11-02-2004, 06:02 PM
I would love to have a crew who KNOWS what their doing. I sometimes would have like 10 people on set and only 2 would know what the hell to do. Doesn't matter, I having fun.

Zach Lien
11-03-2004, 05:06 AM
post doesnt really make sense. it totally depends on what your film is. there will never be no film crew in movies. seriously, just look at how many people it takes- havent you seen the end credits? sigh....so many people go un noticed.

Do you think we're entering the age of NO CREW FILMMAKING?

Maybe I'm in a bad mood this morning but thats just f*cking rediculous to me.

Zach Lien
11-03-2004, 05:22 AM
nope, I'm not in a bad mood.

11-03-2004, 04:45 PM
It all depends on who you are and what you can do. Rodriguez says in his book "Don't have a crew -- they'll just slow you down, plus you have to feed them so they're expensive."

On the other hand, having the right crew is the greatest blessing you can have on a film shoot. Having trustworthy people taking care of their jobs frees you up to think about your job. I've done spots where I've been the writer/director/producer/DP/gaffer/makeup/wardrobe/props/editor... and I've done jobs where I've been just the DP. I'll guarantee you the footage looked a *lot* better when I was free to focus on just shooting.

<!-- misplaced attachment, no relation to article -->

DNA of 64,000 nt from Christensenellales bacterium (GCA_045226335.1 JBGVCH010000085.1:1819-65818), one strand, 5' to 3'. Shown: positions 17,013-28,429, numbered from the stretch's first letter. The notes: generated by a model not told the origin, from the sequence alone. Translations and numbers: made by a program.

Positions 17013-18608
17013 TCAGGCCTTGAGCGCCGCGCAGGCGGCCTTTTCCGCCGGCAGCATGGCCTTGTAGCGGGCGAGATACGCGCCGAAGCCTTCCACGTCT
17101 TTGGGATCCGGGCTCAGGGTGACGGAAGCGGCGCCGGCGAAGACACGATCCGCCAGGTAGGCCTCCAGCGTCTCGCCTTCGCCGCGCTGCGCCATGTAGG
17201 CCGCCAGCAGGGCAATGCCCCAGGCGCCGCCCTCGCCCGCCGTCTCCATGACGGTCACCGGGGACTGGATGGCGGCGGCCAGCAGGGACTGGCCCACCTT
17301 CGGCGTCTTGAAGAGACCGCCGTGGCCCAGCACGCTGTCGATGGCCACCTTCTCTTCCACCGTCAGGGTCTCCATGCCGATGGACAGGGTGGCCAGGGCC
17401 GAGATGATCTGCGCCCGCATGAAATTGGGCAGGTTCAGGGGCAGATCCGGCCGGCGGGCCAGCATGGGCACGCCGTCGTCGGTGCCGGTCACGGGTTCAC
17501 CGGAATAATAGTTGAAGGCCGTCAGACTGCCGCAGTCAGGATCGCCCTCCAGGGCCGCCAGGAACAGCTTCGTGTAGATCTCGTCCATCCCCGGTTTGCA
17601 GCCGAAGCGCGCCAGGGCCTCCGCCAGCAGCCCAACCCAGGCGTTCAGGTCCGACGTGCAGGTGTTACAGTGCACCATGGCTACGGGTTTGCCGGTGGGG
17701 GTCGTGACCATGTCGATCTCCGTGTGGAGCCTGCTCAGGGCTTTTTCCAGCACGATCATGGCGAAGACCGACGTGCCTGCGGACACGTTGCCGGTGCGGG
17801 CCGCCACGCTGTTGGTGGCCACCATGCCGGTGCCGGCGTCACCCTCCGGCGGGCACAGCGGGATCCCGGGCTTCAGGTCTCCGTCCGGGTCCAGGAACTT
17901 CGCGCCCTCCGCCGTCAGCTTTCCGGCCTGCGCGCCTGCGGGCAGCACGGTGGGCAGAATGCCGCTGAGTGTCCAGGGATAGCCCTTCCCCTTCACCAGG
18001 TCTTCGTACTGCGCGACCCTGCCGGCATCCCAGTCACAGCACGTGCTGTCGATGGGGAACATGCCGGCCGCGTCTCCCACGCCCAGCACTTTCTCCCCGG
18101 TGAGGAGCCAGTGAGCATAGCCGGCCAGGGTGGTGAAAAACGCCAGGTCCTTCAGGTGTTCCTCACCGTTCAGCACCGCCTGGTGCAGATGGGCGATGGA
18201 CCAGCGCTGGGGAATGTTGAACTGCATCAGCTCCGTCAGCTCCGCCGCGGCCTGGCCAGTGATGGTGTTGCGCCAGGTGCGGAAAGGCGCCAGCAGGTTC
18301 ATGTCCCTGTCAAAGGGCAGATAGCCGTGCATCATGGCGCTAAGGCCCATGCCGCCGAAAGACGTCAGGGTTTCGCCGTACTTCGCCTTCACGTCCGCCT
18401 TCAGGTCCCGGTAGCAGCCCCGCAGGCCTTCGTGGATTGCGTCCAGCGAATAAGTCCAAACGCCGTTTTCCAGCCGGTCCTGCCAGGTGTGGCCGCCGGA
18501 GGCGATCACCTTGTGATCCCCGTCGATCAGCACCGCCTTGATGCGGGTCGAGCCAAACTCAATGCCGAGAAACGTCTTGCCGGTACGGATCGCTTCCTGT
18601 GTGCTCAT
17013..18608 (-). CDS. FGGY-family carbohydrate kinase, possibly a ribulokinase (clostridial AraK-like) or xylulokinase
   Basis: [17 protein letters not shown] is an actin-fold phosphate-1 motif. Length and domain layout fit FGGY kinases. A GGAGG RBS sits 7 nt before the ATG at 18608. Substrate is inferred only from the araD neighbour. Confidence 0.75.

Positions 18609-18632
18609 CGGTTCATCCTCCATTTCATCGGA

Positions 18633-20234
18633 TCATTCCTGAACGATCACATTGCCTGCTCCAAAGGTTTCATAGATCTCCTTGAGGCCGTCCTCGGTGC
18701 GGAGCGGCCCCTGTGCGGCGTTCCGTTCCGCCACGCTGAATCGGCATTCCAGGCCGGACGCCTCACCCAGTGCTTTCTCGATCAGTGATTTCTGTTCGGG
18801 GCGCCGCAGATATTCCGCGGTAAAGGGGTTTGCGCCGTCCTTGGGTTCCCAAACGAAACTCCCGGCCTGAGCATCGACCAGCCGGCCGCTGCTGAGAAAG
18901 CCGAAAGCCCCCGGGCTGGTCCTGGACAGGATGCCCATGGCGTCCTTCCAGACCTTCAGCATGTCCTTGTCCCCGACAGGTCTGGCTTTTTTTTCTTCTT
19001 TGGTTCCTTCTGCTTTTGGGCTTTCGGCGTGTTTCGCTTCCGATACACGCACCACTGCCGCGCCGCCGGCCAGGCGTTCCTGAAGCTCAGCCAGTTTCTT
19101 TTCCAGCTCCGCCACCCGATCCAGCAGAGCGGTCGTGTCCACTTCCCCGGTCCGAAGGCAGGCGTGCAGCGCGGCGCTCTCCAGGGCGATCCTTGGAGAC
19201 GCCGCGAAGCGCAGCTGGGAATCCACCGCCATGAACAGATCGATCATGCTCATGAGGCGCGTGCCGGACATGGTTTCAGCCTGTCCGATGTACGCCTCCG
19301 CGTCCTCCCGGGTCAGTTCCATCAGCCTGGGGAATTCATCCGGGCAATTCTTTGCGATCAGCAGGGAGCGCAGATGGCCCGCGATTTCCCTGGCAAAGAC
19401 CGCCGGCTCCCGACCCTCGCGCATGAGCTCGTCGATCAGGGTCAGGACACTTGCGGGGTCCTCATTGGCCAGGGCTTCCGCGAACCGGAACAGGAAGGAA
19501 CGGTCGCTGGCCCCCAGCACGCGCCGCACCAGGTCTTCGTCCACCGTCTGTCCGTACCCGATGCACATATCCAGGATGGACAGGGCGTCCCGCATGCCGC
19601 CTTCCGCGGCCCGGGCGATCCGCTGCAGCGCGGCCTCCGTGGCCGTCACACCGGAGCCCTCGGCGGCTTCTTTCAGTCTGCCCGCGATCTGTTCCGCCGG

Great point. I think that a "Small" group of people who work well togeather in a Friendly atmosphere is superior to working in a large group. I'd be happy with even a 3 man crew if everyone had the same vision and energy for the project. ;D

*slaps himself* ack, I haven't even shot anything so I think I must be projecting my future wishes into my head.


11-06-2004, 11:38 AM
Of course you need a crew.

For instance: you can't make a dolly from the bottom of an office chair, bungie-cord a StreadyTracker to it, tie the thing to your waist, and expect nice smooth tracking shots.

Eveidence here -> http://www.ChangedCrocodile.com/Films/Dolly.wmv


Zach Lien
11-06-2004, 12:05 PM
OMG LMAO. watch that guys...watch that

11-06-2004, 12:10 PM
Nice evidence. ;D

I'll echo what was said above. I've shot where it was just me and the actors (had to mount the mic on the camera :() Then had times when I was Director/ DP and had a gaffer, a sound person and a camera assistant. The footage from that turned out much better.

Neil Rowe
11-06-2004, 12:34 PM
...i think that doing a feature without a crew is inevitably harder. the screenplay should be written expressly to be able to pull it all off. but its not impossible. ive done it myself. and plan on doing it again this coming summer. again the film was written to be able to pull it off, but i cant look at a film like "clerks" or "peices of april" or "lost in translation" for that matter and think that they would really require a crew to pull off if you just went at it from an angle that required no crew. theres always more than one way to peel the same apple, and as long as you plan accordingly for only one person peeling. you should be able to do it according to plan, and get the same end result. now if your doing "the lord of the rings" trilogy.. well then thats a different story. ..youll need a crew,, a very very very large one at that.